ELEC5101 Antennas and Propagation
To start with we need to develop a clear picture of the shape of an Electromagnetic wave as it travels through space. Whereas we use transmission lines to completely contain and guide RF energy from one place to another, we design and use Antennas to deliberately ‘throw’ these electromagnetic waves out into space in very ordered ways so that we can build efficient communication links with satellites, between Radio and Television towers and all terrestrial receivers, or to form links between mobile telephones–just to give a few examples of the multitude of possible applications.
This course is accompanied by a comprehensive Laboratory program which has been refined over some years and is in place to seriously illustrate what the subject is all about. It should surprise, engross and convince each one of you!
Textbook: “Antennas and Wave Propagation” by Harish, A. R. and Sachidananda, M. Library: 621.384135 43
Reference Books recommended:
“The Services Textbook of Radio–Volume 5–Transmission and Propagation” by Glazier and Lamont. 621.3841 15
“Antennas” by Kraus, John D. 621.3824 29
“Advanced Engineering Electromagnetics” by Balanis, C. A. 621.3824 44 (includes a disc).
One copy of each of these has been placed in closed reserve. The Glazier book is a very simple introduction and well worth a read–it was my own student text! Around these areas in the Library there are dozens of superb Antenna books available and the importance of “reading around” the topic to find the point of view which really suits you in particular cannot be emphasized enough!
We will using a program called “EZNEC” which will be supplied to you on loan for your own use in this subject. It is simple to use and presents nice pictorial results. You will need to spend time “playing” with it on your own to get used to coping with structures and fields which are 3–dimensional!
The Course Content – in its approximate sequence:
Topic 1. “Simple wire antennas”. We start from an amazingly-simple construct of two bits of wire which forms the most basic antenna – which is called a “dipole”. We look at the difficulties of ‘feeding’ it from an RF transmission line to its interaction with the earth and the interaction with other simple wire antennas. This will allow us to develop and study the key performance measures which will apply for all antennas.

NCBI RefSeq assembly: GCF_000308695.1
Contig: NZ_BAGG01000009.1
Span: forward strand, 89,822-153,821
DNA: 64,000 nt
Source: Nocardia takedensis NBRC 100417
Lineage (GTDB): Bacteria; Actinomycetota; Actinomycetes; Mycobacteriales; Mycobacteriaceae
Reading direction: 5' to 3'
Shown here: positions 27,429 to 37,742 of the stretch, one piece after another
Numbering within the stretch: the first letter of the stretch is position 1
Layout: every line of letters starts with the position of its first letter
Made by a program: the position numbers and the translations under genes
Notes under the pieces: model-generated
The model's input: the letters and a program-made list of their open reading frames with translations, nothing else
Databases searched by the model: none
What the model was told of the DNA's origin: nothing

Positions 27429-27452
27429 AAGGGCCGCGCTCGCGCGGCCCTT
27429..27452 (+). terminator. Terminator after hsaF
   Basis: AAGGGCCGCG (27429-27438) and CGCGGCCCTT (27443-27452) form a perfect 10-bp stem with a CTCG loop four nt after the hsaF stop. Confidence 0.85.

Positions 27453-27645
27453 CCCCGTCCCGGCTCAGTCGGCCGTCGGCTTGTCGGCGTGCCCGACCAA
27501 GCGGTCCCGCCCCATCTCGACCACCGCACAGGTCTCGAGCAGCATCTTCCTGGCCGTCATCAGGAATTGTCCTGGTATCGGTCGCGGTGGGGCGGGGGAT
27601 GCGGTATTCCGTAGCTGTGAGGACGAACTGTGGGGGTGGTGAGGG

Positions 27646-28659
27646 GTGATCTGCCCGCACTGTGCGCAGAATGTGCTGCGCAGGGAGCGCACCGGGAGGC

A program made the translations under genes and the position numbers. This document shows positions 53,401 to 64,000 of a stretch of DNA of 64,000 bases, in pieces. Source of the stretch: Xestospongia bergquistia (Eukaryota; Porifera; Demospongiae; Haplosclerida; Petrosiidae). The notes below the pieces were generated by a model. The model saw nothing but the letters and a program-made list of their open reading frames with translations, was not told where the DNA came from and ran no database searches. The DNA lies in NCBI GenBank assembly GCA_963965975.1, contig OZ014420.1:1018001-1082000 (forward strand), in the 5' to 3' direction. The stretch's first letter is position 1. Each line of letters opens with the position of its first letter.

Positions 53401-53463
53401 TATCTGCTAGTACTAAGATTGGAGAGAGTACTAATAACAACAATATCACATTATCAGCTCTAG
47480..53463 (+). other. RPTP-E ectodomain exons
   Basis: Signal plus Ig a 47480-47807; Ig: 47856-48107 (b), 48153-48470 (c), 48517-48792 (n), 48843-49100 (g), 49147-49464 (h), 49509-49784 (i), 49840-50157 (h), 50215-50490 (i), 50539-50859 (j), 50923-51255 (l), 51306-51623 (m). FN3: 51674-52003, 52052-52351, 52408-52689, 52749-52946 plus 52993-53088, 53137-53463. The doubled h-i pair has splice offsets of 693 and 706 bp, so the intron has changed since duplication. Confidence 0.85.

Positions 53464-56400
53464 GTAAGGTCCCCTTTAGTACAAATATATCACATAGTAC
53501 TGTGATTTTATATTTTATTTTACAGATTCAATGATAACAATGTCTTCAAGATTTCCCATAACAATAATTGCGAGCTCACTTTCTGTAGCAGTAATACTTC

Topic 2. “Field Theory ideas”. The ideas of Maxwell are introduced clearly and simply and we will show how they predicted the possibility of having RF fields in space decades before those fields were ever produced in a Lab. These ideas lead us directly to the idea of a ‘Vector Potential’ which is a simple and powerful tool for analysing radiating fields. We then develop and analyse the idealised “Hertzian” dipole – an antenna which we cannot construct in practise - which we can then use as a “building block” to analyse much more complex structures.
Topic 3. “Large Reflector Antennas”. The focussing effects of paraboloids and hyperboloids is discussed and their performance analysed very simply.
Topic 4. “Link Budgets”. It turns out to be a really straight-forward process to compare an Antenna's performance to that of the Hypothetical ISOTROPIC antenna – which radiates equally in all directions – and that allows us to develop an essential performance tool.
Topic 5. “Developing a numerical computer method for analysing Antennas”. We explain the “Moment” method of analysing wire antennas and we develop our own simple computer analysis which produces remarkably accurate results despite the seemingly crude assumptions which we make. We compare these results with those provided by EZNEC.
Topic 6. “Patch Antennas”. This type of antenna is normally implemented by removing copper from one side of a copper double-sided dielectric to create patches and arrays of patches which provide conformal antennas which are particularly useful on aircraft and spacecraft. The essential features of this antenna type will be introduced by using an air-dielectric situation.
Topic 7. “Low Frequency Antenna examples and their limitations”. We look at the performance challenges of some famous examples like the Omega Worldwide Navigational System which operated at about 10 kilohertz to the “Jindalee” Over The Horizon Radar System which operates in the HF band and is used as a front-line defence system in Australia.
Topic 8. “Schelkunoff’s design approach for Linear, Equispaced antenna arrays”. A powerful and elegant antenna-array design technique which was also used to develop new Landing Systems which are used at International airports worldwide.
Topic 9. “The near fields of an Antenna and the Mutual effects which antennas have on each other when placed in close proximity”. The fields close to an antenna have a much-more complex structure than when they have settled down in the FAR field. We need to aware of this especially when two or more antennas are co-located.
Topic 10. “Travelling Wave Antennas”. Widely used in the HF bands for very-long distance propagation using the troposphere. They also provides a wideband design technique.
Topic 11. “Helical Antennas and Circular Polarization”. We have essentially dealt with linearly-polarised antennas up to this point and we need to be aware of alternative possibilities.
Topic 12. “The variety of Antenna designs – including Wideband antennas”. We will touch on what is new in the area, where future work is likely and demanding applications which need to be solved.
Week 13. Course review/Revision. Specific query response.
Study Break. Students with difficulties are encouraged to send email queries to which comprehensive 'Feedback Responses' are provided on the course web page.
Exam Period. Students are encouraged to take their comprehensive laboratory notebook with them in to the (Open Book) examination session and it is then required to be submitted with their examination paper.
Assessment Due: Final Exam